During the cold winter weather, there is not much gardening to do outside. But for those with houseplants, we will take a look at the importance of water, as a variety of water quality factors should be considered.
Water plays a role in transporting nutrients from the soil up through the roots to the plant foliage. Water is also responsible for a plant’s ability to remain erect, as without water, plant cells will not retain turgid, will shrink and cause wilting to occur. The tiny stomata or “pores” of the foliage that open and close to allow the plant to breath or transpire will seal shut when wilting occurs.
Some indoor foliage plants are more sensitive than others to lack of water, as they quickly wilt and may not recover. The permanent wilting point is when a plant reaches the stage of wilting from which it cannot recover as permanent cell damage has occurred due to lack of moisture. Fortunately, there are many houseplants that are more wilt tolerant and will recover.
Leaf yellowing, tip browning, and leaf drop are symptoms that indicate a lack of moisture. These same symptoms may also indicate use of chemicals in the water supply. City water is filtered and treated with chlorine or other disinfectants to help eliminate harmful microorganisms to ensure a safe water supply. However, these chemicals may affect sensitive houseplants, but chlorine rarely causes trouble in tap water used for plants, is that while moving through the municipal system, most of it volatilizes. To be on the safe side, let tap water stand overnight before using.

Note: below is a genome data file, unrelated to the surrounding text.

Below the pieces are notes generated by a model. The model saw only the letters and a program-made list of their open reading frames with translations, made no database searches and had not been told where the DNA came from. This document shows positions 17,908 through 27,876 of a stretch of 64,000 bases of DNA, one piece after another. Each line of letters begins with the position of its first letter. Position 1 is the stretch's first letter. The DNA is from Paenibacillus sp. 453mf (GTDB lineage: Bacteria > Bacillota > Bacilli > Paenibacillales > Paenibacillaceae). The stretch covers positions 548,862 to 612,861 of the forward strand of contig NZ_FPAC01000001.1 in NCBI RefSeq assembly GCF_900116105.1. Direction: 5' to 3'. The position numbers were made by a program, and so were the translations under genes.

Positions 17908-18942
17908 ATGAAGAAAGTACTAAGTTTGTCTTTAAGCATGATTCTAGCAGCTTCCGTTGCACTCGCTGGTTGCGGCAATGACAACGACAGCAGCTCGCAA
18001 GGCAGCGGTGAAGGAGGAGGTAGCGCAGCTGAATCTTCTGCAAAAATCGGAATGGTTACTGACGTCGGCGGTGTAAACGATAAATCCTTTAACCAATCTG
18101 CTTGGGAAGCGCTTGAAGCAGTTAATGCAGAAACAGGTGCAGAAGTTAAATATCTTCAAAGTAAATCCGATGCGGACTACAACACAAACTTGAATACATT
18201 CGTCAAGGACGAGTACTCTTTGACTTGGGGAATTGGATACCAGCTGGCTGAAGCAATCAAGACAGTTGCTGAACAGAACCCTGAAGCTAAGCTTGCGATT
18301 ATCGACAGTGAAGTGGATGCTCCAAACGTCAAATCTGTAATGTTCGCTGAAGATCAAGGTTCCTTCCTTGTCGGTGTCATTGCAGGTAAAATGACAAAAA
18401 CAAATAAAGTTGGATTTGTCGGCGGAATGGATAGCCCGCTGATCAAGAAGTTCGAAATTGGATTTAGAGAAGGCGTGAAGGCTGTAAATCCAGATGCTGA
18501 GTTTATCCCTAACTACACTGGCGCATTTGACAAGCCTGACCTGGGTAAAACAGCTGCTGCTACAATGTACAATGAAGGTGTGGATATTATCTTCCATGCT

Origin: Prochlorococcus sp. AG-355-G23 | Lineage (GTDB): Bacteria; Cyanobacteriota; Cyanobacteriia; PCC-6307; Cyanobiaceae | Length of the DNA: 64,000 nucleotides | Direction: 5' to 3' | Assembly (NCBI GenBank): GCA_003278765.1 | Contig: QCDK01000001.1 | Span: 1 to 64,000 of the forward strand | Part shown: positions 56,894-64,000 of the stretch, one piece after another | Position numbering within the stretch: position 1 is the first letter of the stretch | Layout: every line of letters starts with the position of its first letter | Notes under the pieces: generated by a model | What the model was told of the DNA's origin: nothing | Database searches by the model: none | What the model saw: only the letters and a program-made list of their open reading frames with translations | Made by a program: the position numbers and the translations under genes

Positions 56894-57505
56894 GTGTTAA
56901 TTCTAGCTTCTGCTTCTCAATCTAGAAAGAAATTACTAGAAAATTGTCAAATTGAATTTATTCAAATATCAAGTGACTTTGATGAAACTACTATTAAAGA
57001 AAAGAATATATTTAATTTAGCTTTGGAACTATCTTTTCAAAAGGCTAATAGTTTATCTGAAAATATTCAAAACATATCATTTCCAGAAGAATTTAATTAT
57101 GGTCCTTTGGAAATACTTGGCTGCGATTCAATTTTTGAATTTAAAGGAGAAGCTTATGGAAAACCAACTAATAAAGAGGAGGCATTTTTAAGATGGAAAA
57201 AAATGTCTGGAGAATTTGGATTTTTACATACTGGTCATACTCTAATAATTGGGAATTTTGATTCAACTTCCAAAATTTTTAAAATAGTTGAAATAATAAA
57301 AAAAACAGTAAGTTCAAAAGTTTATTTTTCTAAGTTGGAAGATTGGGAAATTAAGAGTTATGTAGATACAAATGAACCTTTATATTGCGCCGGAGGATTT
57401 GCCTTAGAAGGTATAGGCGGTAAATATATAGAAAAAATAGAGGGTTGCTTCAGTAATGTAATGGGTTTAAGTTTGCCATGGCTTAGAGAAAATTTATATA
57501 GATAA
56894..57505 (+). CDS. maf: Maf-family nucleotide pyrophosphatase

Use of a water softener adds salt to your tap water and the soluble salts can build up in the soil reducing nutrient uptake. Houseplants vary in sensitivity to salt, which can cause stunted growth, browning of leaf edges and wilting. Frequent leaching or running water through the pot can help to reduce salt buildup in the soil. Do not allow plants to reabsorb this water, as it contains salts and minerals that can be toxic when they’re concentrated in the soil.
Excess watering can also cause a plant to wilt, as water-logged soil lacks air space for plants to breath, so the plant wilts and roots begin to rot. Repotting in fresh, dry soil may help to save a plant that has received excess water.
Did you know? Houseplants benefit from an occasional cleaning. Dust settles on leaves and clogs the stomata. Dust hinders light absorption as well as gas and moisture exchange. Give your houseplants a lukewarm shower to wash the leaves. Allow water to run through the soil, which helps to leach out salt and mineral build-up.
Horticulture Questions? Contact McCormick at firstname.lastname@example.org for information or advice.